How to Start a Seminar Production Business

Income & Billing

What can you expect to make as a seminar professional? The amount's up to you, depending only on how serious you are and how hard you want to work. One of the entrepreneurs we interviewed for this book brings in annual gross revenues of over $200,000; another brings in more than $130 million. Average annual gross revenues for the industry range from $30,000 to $100,000.

"The business can be very lucrative," advises Gail H. of Fredericksburg, Virginia, "depending upon how good you are on the platform to entertain, motivate, inspire and market yourself to the right clients. It can bring in up to seven figures if you're very good--and certainly in the six figures. I'm in the mid-five figures after two and a half years in the business."

As a newbie, you shouldn't expect to earn big bucks immediately. "Test-drive your talent and your topic area of expertise while you still have your day job," Gail says, "to ensure there's a market for your message and cash flow in your bank account."

Seminar professionals generate income by doing more than just giving speeches and supervising workshops. They also earn tidy sums of money from back-of-the-room sales. These are all the peripheral goodies that participants can buy to take home with them. Rock concert promoters display T-shirts, posters and souvenir programs for enthusiastic audience members to snap up. And savvy seminar professionals display books, audiotapes and videos relating to the program, seminar transcripts, and even--especially in the case of motivational programs--buzzword-emblazoned products like bookmarks, calendars, and yes, even T-shirts.

Public Seminar Pricing

To determine how much you'll make, you have to figure out how much to charge for your programs, and the best way to do that is to first figure out how much each seminar will cost you. Let's give you yet another incarnation and say you're going to do a workshop on "Living The Good Life With Your Own Bed-And-Breakfast Business." This will be a public program at a swanky downtown hotel and, based on your market research, you're expecting about 100 attendees.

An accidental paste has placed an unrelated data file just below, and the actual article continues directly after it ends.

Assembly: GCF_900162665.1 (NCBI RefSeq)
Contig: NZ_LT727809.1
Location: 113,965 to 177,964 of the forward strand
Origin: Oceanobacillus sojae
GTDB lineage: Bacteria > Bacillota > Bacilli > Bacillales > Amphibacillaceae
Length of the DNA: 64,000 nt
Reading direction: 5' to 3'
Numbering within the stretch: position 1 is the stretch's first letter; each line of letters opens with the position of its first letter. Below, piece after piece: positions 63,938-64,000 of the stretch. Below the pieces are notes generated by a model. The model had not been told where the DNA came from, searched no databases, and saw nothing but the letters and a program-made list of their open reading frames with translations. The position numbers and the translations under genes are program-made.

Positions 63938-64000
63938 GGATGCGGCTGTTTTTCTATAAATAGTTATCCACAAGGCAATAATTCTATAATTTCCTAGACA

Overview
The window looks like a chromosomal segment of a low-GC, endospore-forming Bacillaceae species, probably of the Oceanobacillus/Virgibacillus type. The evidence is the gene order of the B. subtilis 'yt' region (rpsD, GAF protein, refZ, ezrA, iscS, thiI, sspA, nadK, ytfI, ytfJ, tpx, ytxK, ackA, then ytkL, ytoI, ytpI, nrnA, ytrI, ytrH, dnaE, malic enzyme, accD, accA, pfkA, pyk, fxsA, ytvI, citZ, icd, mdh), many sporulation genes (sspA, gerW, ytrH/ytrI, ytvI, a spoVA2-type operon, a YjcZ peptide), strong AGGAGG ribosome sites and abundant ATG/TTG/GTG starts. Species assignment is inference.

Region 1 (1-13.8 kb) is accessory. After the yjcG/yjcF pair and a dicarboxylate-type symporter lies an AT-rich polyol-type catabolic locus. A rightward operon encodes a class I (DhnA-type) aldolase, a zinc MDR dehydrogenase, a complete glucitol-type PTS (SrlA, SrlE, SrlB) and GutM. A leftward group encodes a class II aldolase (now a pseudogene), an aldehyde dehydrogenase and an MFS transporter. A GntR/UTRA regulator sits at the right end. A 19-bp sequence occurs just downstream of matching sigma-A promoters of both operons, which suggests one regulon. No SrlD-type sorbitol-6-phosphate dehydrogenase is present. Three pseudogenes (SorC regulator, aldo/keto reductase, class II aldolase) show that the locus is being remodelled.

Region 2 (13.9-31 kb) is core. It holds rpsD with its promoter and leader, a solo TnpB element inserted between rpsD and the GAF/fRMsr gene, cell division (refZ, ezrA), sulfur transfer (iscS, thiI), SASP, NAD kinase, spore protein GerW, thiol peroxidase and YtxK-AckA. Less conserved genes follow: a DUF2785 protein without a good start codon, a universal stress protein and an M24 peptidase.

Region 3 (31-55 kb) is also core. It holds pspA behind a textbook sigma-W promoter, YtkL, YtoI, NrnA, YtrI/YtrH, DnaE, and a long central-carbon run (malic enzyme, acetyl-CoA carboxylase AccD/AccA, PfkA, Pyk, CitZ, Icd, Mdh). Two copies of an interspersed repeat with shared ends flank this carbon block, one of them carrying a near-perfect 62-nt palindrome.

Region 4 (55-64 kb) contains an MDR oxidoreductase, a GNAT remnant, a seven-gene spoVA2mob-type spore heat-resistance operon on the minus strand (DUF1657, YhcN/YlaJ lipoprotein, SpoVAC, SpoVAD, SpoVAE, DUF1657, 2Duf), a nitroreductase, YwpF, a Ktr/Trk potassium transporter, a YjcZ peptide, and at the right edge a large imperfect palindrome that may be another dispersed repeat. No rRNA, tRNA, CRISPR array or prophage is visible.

For our example, we've come up with a cost per seminar of $3,700. Now let's figure out how much your tickets will have to go for in order to make the seminar pay for itself. That's easy: Divide your cost of $3,700 by the 100 people you expect to attend. You get a ticket price of $37. But keep in mind that this is your break-even price. If you sell tickets for $37 each, you won't make a dime.

If you double your ticket price and make it $74, you'll make a gross profit of $7,400, which sounds pretty good! If your prospective customers will pay this much for your seminar and if they all show up. Your market research should cue you in to whether or not this is a viable price.

If it's not, you'll have to go back to the drawing board and rework your calculations. Either lower your ticket price, say to $50, which will give you a gross profit per seminar of $1,300 (your $3,700 costs subtracted from your $5,000 ticket sales), or figure out how to lower your costs, for example, by negotiating a better site rental rate, cutting down on the refreshments, or going with less expensive workbooks.

Now let's say you've got it down to $50 per ticket, 100 people per seminar, and a gross profit of $1,300, plus that extra $500 in back-of-the-room sales, which means you're grossing $1,800 per seminar. If you do 24 of these seminars a year, or two a month, you'll gross $43,200.

You'll also need to consider whether there's a market for your bed-and-breakfast seminars within reasonable driving distance of your home base 50 weeks a year. If not, you'll either have to add travel costs for taking your show on the road--which will put a major dent in your bottom line--or you'll have to design a series of programs (like starting your own bed-and-breakfast, starting your own coffee bar, starting your own personal concierge service, your own wax museum, etc.). This way you don't exhaust your customer base.

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